Buyer has recourse if seller wrongfully refuses to settle

MAILBAG

February 29, 2004

When a seller wrongfully refuses to settle as required by his real estate contract, the buyer has a choice of remedies.

The buyer can sue for monetary damages to recover the money he has lost on the transaction. Or he can sue for specific performance to have a court order the seller to settle for the property and for damages caused by the delay in obtaining performance of the contract.

Which remedy the buyer chooses depends on the circumstances. It often takes months or even years for a specific performance action to be tried in court. A buyer might not be able to wait that long or might want to purchase an alternative property in the meantime. For this reason, lawsuits for specific performance are relatively rare in home sale transactions.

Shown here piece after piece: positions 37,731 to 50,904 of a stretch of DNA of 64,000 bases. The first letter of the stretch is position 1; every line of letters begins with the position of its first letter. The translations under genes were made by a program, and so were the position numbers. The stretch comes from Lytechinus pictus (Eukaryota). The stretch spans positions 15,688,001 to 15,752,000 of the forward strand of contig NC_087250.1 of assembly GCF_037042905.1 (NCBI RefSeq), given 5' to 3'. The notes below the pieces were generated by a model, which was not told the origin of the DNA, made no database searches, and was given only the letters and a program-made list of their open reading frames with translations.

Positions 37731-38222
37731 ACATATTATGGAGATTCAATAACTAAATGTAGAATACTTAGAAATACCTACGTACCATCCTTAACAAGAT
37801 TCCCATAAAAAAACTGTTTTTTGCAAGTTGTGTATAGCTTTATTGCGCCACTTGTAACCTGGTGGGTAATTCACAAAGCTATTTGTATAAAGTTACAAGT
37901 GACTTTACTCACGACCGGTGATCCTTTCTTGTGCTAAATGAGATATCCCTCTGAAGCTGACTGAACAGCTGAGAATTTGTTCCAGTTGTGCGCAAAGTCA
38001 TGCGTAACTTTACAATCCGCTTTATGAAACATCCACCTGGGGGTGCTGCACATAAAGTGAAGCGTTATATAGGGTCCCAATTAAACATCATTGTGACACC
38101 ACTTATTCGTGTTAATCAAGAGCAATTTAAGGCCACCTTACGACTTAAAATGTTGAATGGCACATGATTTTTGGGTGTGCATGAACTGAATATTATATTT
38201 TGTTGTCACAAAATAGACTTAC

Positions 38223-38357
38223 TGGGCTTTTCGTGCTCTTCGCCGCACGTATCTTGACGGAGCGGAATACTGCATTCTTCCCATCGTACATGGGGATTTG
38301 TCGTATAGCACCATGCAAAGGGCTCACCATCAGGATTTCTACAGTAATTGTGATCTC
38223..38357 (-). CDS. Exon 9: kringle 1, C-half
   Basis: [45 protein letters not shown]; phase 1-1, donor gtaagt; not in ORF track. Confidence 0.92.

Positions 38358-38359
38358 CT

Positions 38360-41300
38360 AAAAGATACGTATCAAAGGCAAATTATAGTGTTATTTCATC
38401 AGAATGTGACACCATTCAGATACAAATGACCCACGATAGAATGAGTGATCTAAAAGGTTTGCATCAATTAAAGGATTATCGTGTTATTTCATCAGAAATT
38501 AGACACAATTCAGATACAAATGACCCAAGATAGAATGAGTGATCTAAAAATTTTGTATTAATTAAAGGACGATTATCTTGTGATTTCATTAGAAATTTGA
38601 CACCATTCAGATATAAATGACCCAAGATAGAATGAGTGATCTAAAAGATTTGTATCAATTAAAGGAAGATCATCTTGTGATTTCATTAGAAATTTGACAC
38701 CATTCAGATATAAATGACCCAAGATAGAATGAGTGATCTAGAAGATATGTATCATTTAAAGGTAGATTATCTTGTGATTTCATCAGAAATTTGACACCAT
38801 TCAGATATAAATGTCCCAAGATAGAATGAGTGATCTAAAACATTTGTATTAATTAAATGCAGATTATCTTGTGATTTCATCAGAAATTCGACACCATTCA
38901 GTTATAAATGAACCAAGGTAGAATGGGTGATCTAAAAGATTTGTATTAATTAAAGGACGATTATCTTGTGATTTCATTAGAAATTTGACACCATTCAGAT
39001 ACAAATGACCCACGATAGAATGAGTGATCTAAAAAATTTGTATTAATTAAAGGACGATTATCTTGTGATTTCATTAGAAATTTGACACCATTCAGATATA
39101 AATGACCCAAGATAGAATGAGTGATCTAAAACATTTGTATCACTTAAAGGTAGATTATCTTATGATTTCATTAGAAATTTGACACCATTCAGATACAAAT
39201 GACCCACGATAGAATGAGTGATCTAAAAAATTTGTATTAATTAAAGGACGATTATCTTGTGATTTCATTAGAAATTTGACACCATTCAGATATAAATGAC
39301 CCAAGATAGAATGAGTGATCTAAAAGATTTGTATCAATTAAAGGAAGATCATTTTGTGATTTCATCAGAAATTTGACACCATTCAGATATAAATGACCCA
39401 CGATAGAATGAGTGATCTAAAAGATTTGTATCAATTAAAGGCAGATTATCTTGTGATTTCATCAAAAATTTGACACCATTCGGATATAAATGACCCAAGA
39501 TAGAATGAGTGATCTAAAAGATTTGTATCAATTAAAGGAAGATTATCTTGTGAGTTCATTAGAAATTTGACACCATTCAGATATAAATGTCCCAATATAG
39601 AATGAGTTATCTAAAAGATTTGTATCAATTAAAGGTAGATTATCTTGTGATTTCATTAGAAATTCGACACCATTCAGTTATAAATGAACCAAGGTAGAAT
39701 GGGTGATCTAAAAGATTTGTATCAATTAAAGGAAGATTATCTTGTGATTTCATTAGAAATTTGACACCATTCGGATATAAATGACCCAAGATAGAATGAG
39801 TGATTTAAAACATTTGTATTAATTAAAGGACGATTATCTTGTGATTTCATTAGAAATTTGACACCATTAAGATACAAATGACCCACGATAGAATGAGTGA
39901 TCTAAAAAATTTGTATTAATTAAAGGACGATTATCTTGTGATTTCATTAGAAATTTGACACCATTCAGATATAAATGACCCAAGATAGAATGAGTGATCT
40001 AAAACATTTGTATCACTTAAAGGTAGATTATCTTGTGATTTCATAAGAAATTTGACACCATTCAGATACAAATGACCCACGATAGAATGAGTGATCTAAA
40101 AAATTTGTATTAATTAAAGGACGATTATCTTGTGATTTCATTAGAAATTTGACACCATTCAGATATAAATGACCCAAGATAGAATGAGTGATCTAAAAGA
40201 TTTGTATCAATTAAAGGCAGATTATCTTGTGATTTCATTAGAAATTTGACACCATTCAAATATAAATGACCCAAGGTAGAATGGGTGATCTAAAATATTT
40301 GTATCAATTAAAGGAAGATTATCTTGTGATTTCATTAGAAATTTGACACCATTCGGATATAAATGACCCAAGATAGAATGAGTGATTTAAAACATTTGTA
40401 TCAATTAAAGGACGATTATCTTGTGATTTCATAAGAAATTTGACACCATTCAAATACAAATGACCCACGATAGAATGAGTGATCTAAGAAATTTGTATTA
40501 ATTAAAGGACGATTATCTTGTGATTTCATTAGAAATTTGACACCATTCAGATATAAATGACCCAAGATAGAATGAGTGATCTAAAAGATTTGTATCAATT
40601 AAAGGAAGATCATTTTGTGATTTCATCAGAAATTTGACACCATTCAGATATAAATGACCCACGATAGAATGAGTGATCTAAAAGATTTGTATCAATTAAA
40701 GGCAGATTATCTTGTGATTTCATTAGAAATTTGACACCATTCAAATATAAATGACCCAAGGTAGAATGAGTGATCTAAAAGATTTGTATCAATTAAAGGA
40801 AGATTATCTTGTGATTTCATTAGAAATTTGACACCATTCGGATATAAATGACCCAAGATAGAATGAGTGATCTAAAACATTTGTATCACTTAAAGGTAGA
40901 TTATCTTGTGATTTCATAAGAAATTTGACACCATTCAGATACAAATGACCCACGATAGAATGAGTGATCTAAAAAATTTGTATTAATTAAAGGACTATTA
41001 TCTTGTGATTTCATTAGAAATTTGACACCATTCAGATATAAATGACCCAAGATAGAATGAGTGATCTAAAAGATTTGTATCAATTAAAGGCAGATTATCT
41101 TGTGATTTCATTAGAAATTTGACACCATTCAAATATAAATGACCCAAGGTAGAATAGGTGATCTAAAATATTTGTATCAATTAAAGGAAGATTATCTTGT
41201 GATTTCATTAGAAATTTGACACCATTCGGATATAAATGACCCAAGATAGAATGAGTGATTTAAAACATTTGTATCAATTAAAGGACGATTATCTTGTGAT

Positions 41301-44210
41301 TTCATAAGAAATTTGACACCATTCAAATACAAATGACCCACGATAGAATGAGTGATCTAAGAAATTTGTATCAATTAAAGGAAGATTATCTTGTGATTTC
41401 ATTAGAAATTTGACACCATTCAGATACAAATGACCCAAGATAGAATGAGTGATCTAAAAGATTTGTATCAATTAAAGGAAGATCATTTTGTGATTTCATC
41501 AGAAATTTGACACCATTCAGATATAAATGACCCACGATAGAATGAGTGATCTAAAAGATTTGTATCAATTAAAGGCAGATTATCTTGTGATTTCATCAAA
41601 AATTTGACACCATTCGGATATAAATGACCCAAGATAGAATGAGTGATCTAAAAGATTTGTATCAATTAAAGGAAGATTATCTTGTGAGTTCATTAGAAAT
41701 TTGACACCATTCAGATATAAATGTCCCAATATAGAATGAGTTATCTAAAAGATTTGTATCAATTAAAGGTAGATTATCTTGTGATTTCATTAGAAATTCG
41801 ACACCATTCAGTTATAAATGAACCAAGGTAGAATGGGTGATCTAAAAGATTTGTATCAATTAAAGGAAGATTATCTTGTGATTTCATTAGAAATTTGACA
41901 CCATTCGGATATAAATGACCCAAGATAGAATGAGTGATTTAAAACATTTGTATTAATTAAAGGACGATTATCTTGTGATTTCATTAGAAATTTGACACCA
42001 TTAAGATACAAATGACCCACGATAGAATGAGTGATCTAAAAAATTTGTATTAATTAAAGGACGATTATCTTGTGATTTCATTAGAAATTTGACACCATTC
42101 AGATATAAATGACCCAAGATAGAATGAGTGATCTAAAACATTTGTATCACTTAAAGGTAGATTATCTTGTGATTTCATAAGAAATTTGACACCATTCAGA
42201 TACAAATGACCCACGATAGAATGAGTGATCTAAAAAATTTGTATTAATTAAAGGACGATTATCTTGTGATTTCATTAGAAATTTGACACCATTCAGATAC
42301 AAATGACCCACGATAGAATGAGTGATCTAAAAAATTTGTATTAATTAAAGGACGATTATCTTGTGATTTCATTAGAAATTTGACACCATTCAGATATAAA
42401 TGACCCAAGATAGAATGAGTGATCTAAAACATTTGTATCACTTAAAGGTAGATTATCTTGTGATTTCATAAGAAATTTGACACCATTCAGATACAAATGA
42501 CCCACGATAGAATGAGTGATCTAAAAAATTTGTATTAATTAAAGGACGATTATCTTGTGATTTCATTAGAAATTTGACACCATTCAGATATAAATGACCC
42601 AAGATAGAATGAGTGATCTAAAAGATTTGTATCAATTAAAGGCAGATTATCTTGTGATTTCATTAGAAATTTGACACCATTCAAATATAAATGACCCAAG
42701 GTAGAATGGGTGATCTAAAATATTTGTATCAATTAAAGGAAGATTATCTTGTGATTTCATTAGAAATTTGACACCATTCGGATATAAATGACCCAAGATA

In a lawsuit for monetary damages, a buyer can recover losses that are reasonably caused by the seller's breach of contract. These damages can include the difference, if any, between the fair market value of the property and the contract price, as well as expenses the buyer incurred in anticipation of going through with the purchase.

Expenses paid after the settlement date that are directly caused by the seller's refusal to settle also could be included. These might include loan fees, settlement costs, moving expenses, post-settlement living expenses and similar losses.

Lawyer fees and litigation expenses also can be recovered, but only if they are expressly authorized by the real estate sales agreement.

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